Odradek & Sphaeras – Sun Seeker

9 Production
8 Composition
8 Mood
9.5 Instrumentation
8.6

As little as regional boundaries might matter in the overall realm of post-rock and other forms of alternative guitar-based music, it is so refreshing to hear something that just sounds “foreign.” An album you can listen to from start to finish without ever feeling like you can pigeonhole anything. There are bands that are decisively out there, but that’s not really what I’m talking about here.

What I’m referring to are the bands which, while they might live on the same planet as we do, can effortlessly shrug off the inevitable “So who are your influences?” shtick by simply playing you two songs after one another. Sun Seeker is such an achievement. You could stick Sphaeras and Odradek, the album’s co-protagonists, on a bill with like-minded European or North American bands, and their style would mesh easily. At the same time, it would likely remind you of someone who moves to a different country and learns the language, yet never quite loses his or her accent or cultural mannerisms.

But enough about that, how is the music?


RELEASE DATE: 25 July 2016 LABEL: Self-released
Recommended Tracks: “Triscaidecaphobia”, “Dewgng”


The two bands get things off to a frenetic start together with “Sun Seeker,” the instruments nimbly trading blows over the course of a three-minute-long track that abruptly turns on its head on  two different occasions. Odradek take the reins themselves on “Triscaidecaphobia,” a psychedelic tongue-twister employing a busy, hypnotic bass line and some outerwordly guitar sounds to fabulous effect. Four minutes in, the pace slows and the band finish off the piece in style, building a simple stop-start riff into an epic finale.

Each band brings their own style to the table, shining in their own way for the few tracks each one of them has to itself. While Sphaeras make their mark primarily through their janky instrumental breakdowns, Odradek go for haunting, sludgy numbers that have a slight air of goth to them. Their vocalist is a nice addition, adding the requisite ominous overtones. In “Tetrico,” the band deviate to something that, almost unbelievably, would be at home among the indie-pop epidemic that hit us a few years back. The band’s attempt at mainstream appeal thankfully fails just past the halfway mark, as they give up the ruse and go back to shifting time signatures and frenetic syncopation.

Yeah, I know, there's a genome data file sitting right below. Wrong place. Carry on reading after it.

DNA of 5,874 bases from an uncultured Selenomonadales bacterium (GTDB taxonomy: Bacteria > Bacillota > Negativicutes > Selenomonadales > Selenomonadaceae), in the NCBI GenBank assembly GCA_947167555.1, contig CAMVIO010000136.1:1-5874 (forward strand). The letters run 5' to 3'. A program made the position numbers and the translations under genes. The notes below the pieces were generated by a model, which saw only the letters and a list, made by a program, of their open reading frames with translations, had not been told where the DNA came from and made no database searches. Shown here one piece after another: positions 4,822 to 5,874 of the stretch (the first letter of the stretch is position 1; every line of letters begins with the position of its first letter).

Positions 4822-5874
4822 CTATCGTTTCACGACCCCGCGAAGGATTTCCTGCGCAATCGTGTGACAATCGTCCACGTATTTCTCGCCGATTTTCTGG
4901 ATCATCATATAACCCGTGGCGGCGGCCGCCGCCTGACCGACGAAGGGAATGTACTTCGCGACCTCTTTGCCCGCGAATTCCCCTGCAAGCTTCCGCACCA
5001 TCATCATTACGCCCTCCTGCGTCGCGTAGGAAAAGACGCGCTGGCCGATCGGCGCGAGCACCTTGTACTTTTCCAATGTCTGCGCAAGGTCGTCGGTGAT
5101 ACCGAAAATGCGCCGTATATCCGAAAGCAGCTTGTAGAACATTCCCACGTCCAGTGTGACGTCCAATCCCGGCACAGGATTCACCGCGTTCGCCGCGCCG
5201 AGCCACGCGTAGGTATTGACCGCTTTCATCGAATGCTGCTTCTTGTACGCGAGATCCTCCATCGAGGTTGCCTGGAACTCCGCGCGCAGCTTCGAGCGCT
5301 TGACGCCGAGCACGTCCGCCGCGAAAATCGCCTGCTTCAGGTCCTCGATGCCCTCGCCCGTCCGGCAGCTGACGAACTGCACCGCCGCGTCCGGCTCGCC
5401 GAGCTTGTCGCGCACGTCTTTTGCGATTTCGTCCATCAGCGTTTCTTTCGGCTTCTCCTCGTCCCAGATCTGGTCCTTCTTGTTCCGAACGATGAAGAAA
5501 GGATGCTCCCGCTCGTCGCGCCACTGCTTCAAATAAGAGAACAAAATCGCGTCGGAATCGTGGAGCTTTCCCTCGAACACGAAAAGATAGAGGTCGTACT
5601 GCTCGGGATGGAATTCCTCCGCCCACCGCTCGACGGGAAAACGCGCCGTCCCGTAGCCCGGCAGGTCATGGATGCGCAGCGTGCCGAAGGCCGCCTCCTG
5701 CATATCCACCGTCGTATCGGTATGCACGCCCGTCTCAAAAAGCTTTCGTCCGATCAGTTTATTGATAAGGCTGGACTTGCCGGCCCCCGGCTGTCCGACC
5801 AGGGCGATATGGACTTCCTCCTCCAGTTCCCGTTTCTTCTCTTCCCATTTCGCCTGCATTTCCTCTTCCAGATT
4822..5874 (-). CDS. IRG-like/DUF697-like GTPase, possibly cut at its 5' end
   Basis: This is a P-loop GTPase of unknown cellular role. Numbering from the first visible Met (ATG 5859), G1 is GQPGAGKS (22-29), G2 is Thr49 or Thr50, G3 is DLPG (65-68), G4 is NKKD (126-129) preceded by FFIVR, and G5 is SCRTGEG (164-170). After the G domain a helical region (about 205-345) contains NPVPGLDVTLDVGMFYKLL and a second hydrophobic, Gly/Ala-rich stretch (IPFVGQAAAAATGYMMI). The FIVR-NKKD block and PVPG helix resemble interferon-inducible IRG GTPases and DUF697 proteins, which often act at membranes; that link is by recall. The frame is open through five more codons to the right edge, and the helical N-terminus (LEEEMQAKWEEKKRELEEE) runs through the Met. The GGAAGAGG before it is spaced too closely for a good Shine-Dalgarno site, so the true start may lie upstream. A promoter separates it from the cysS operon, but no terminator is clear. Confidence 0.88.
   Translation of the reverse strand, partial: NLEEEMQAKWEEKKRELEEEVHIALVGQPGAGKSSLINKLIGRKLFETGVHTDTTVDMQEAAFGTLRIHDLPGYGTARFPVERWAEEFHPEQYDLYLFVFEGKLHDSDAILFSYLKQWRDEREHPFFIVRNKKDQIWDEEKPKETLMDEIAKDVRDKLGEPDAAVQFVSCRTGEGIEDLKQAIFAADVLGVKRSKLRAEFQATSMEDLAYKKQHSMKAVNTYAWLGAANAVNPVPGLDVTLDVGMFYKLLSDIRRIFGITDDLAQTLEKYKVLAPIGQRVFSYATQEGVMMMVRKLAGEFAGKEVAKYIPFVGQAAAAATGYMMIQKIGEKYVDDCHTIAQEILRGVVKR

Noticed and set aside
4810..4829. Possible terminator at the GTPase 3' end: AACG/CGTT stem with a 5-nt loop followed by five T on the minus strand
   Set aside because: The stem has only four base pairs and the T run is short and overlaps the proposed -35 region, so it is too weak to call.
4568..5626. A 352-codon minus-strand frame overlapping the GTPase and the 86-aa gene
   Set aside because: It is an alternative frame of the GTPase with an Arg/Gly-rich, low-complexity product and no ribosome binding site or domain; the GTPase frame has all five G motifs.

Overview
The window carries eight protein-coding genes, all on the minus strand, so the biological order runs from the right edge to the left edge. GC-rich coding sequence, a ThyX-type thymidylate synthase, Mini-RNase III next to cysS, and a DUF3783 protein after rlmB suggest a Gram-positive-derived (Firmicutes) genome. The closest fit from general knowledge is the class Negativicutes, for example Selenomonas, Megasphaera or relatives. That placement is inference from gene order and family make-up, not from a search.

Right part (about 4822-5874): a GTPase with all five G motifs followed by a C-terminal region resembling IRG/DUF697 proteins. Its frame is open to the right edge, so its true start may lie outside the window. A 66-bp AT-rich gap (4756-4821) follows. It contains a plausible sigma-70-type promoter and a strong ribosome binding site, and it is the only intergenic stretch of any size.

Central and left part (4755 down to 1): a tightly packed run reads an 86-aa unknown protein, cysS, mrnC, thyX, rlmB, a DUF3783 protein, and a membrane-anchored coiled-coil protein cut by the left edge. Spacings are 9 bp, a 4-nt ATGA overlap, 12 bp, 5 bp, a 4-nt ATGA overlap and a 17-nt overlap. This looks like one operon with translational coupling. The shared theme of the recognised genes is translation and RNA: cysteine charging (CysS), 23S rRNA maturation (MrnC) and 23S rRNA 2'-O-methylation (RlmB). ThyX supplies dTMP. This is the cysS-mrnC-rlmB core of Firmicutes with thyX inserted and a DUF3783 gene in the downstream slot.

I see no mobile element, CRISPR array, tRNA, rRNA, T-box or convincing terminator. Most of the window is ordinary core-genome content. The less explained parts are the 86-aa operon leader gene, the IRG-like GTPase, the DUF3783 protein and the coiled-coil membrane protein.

As if to apologize for this foray into more lighthearted territory, Odradek team up with Sphaeras and guest vocalist(s?) Weish on “My Wish Is Your Command,” with the latter’s depraved wailing creating what would be the perfect soundtrack to a witches’ den. The album abounds with musical curveballs that delight as much as they catch the listener off-guard, and I could go into far more detail on the individual tracks than befits the scope of this review. Suffice it to say that there is not a single moment on Sun Seeker that feels formulaic or uninspired, and quite a bit of it would easily scare away the less adventurous. The production is also excellent, giving each individual instrument the considerable breathing room such intricate, skilled musicianship necessitates.

Despite all the quirks, however, the musicality of this album never suffers. The often-chromatic noodling always shifts to something more easily palatable just before becoming self-serving, which is something that takes a good amount of honing. In measuring their individual styles against each other, going through a ridiculous amount of ideas in doing so, Sphaeras and Odradek have created something quite unlike anything I’ve heard before.

Granted, this is a collaborative effort, and therefore has an unfair advantage over albums put out by any one band. Without having delved too much into each band’s individual discography, however, I was often unable to distinguish between the two while listening to this album. In a way, that’s its own accomplishment: On Sun Seeker, Sphaeras and Odradek mesh into a cohesive whole without sacrificing any of the individual qualities making them so unique.

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